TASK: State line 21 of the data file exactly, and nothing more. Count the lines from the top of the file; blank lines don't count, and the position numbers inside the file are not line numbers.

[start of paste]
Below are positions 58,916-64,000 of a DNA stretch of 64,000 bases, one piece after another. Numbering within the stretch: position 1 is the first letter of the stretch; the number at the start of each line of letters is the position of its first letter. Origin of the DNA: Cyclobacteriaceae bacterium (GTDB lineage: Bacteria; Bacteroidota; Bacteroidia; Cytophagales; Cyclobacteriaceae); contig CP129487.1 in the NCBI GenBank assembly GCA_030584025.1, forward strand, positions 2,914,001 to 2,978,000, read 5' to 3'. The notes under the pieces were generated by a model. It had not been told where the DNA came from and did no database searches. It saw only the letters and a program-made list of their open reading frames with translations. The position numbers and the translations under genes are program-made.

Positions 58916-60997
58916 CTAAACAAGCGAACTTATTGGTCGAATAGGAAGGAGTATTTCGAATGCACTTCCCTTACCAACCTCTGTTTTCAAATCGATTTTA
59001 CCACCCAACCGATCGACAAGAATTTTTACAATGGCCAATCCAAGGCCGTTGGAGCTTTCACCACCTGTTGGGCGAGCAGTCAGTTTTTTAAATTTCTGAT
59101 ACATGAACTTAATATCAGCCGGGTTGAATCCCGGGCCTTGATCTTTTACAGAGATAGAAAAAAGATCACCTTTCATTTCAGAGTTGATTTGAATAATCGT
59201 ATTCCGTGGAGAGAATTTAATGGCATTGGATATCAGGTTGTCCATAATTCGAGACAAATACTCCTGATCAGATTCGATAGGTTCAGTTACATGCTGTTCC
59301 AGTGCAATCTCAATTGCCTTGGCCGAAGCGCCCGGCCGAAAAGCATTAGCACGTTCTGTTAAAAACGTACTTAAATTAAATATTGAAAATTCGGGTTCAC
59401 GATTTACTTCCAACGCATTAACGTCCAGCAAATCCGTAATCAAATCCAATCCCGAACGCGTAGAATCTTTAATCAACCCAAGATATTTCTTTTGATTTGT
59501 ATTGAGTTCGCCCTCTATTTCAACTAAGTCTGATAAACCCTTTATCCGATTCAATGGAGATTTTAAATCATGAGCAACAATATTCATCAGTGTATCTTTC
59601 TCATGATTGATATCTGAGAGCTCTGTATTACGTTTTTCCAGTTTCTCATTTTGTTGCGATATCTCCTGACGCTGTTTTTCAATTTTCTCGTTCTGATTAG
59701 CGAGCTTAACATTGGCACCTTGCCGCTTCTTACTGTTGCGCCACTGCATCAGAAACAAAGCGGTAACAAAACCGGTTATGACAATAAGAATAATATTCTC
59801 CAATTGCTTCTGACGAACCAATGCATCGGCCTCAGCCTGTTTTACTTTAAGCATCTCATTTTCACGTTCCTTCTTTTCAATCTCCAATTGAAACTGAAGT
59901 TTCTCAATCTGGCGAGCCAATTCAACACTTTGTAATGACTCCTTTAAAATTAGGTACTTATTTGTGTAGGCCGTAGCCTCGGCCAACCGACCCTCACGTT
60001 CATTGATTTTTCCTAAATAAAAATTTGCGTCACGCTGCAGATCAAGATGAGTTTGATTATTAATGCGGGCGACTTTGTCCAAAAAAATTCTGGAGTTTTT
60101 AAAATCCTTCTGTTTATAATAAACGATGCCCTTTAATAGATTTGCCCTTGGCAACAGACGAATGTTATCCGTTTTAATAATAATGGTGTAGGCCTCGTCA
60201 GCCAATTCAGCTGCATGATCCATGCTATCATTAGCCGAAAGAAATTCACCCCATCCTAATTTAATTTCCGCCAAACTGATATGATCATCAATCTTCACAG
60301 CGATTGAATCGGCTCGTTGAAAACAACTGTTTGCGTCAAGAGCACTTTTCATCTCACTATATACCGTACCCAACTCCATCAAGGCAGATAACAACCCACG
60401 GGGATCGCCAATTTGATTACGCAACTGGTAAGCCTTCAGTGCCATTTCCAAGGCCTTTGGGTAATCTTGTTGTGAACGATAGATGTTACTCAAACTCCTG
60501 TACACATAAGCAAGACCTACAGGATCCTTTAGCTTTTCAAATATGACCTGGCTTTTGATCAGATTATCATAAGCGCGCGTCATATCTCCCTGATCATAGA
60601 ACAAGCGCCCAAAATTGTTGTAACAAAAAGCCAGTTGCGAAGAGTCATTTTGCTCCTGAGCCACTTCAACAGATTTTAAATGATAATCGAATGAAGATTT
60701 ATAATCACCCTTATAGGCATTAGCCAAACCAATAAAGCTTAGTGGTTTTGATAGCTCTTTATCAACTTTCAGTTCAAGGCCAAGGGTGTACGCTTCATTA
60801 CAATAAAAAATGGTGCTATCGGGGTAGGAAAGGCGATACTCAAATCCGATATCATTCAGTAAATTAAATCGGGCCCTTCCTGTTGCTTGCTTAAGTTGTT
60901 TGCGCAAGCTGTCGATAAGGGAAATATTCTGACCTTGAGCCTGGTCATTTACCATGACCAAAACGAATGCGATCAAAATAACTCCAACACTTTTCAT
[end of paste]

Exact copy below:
60701 ATAATCACCCTTATAGGCATTAGCCAAACCAATAAAGCTTAGTGGTTTTGATAGCTCTTTATCAACTTTCAGTTCAAGGCCAAGGGTGTACGCTTCATTA